Finding Balance in Your Workout
I must admit I’m a cardio-holic. Once I found my groove in the gym I became dedicated to working hard. I prided myself on leaving it all on the gym floor and crawling away in a trail of sweat. If someone wanted to take a walk, I wanted to roller blade. When I was recovering from knee surgery I found water aerobics too slow and instead swam laps. Who had time for the gentle flow of yoga?
To those committed to working out on most days of the week the challenge becomes how to work out harder or more efficiently. A new 45-minute cardio-strength training class I teach called “C9” has become a big hit because it crams a lot of high impact exercises into 45 minutes. It’s a rigorous session driving your heart rate up with callisthenic drills and weight lifting and still leaves an extra 15 minutes for your shower, or if you’re smart to jump in the hot tub to relax your muscles.
I can relate. People are busy and they want to get the most out of the hour they’ve sacrificed for the gym. If the government is urging us to get between 30-60 minutes of physical activity a day often people feel like time is wasted trying a new exercise or slowing down by taking a walk or yoga.
What my fellow cardio addicts must realize is by slowing down you can gain balance and actually improve your fitness level and allow the body to gain strength and stamina.
I used to think finding balance in exercising meant making sure you had both strength training and cardiovascular exercise. Now after many hard workouts followed by a long recovery with aches and pains I am discovering the benefits of slowing down.
Are you …
-Losing motivation to exercise
-Not seeing results from all your time at the gym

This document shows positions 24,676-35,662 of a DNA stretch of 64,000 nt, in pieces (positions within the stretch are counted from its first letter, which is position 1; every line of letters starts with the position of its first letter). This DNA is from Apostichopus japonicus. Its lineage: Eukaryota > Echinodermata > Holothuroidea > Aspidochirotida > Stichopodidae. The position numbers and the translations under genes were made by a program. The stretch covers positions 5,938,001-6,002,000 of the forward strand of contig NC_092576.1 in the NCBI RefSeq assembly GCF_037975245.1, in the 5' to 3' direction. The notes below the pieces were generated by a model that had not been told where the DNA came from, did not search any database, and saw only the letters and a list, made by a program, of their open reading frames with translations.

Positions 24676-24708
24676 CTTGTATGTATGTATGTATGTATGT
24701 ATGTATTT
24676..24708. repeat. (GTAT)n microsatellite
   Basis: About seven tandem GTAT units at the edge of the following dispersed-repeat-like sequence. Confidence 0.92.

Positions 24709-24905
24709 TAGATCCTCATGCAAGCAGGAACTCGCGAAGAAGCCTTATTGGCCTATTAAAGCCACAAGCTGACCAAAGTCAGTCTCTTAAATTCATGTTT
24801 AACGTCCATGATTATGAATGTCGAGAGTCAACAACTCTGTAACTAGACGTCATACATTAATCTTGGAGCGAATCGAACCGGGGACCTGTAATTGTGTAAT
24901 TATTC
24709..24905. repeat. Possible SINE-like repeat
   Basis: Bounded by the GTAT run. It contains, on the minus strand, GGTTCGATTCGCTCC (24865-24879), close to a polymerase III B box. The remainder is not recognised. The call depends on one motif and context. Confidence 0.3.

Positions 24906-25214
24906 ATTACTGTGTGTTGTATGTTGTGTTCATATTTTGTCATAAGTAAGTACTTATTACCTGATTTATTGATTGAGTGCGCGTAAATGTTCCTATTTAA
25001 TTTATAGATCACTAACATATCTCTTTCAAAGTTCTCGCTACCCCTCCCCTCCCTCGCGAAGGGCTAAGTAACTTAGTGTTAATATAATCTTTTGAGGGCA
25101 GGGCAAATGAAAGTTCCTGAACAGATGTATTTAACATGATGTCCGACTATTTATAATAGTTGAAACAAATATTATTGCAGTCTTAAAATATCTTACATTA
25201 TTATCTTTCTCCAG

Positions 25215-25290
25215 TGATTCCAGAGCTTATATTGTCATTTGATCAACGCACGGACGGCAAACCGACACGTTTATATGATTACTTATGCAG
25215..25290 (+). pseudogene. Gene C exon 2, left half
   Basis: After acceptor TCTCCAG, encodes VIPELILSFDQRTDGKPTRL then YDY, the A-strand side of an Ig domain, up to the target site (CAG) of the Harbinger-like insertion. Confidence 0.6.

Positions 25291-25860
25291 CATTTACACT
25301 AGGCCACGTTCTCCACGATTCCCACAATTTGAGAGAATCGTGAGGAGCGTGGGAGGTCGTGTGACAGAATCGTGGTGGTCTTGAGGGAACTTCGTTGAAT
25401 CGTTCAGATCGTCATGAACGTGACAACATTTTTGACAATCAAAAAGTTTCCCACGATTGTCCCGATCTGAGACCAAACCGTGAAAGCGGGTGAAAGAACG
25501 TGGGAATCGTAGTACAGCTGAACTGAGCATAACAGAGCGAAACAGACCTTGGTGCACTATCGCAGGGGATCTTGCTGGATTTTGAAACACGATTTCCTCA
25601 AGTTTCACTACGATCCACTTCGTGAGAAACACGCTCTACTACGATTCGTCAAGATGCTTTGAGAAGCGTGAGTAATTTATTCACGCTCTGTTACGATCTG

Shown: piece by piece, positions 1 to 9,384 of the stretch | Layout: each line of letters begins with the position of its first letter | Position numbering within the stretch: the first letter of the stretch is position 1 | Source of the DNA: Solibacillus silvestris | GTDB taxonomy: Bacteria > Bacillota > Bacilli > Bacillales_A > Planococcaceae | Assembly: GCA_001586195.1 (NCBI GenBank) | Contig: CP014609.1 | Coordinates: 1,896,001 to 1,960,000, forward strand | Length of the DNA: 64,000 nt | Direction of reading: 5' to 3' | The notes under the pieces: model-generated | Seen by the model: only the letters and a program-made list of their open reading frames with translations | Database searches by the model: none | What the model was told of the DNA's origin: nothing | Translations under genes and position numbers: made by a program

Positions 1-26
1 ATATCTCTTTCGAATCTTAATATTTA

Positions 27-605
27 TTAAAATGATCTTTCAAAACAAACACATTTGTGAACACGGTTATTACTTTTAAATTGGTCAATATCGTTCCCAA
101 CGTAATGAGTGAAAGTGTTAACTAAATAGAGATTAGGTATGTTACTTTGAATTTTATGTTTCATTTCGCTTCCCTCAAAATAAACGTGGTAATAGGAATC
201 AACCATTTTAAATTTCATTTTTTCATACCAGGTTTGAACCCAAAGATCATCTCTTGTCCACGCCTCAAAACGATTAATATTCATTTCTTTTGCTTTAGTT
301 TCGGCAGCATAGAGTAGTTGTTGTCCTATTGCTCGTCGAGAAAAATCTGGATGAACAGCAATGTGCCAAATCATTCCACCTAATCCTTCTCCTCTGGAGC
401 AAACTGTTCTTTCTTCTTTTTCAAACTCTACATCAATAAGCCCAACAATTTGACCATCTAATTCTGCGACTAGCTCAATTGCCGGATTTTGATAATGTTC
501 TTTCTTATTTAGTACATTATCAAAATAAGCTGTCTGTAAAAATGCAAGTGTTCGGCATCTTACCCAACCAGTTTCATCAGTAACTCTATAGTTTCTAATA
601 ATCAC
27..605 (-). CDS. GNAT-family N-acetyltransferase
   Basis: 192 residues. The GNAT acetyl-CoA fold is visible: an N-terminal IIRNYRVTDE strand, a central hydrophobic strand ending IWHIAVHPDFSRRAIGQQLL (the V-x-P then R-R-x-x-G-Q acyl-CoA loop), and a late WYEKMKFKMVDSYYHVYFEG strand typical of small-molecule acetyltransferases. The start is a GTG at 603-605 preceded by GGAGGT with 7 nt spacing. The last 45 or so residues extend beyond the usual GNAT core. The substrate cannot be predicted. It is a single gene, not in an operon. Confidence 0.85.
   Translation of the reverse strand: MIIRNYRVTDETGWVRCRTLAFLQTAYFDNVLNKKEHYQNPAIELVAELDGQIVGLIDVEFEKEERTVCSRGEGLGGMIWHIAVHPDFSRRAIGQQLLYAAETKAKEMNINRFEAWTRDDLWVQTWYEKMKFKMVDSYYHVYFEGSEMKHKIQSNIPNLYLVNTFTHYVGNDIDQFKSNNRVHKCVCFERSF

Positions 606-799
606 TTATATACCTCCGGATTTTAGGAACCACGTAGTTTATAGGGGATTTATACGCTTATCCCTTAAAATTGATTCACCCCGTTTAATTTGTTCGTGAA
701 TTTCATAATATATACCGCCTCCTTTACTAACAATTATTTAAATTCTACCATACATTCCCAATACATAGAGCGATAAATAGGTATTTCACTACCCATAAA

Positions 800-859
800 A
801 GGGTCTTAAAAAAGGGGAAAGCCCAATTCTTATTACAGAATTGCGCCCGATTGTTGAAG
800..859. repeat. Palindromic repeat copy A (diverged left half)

-Suffering injuries often.
If yes, it may be time to slow down and get balance.
Yin Yoga expert Bernie Clark warns too much of anything can be unhealthy. He coaches the yin to the yang side of exercise. Yang being the intense exercise of stressing the muscles while yin is the softer relaxing exercise of stressing joints and ligaments. An important part of both is then resting to allow the body to recover.
Even yogis can do too much flowing through yoga poses and put too much stress on the body. He warns the ligaments and tendons are plastic while muscles are elastic. Muscles can stretch when taking on stress while ligaments and tendons can only lengthen 4-10% before being damaged. Clark gives the example of bending a credit card back and forth repeatedly over time until eventually it will break. The joints can be strengthened but not through force and vigor, but by relaxing into a stretching position.
If you’re hitting the gym hard on a regular basis schedule in some softer gentler exercise time once or twice a week. Take a walk or a leisurely swim. Yoga is a wonderful low impact workout unless you’re pushing yourself through the most intense postures on a regular bases. If you are, take a Yin Yoga class and soften. Find the yin to your yang and stay healthier. Remember to get plenty of rest, water and talk to your doctor about trying new exercises.
The complete Guide to Yin Yoga: http://www.yinyoga.com
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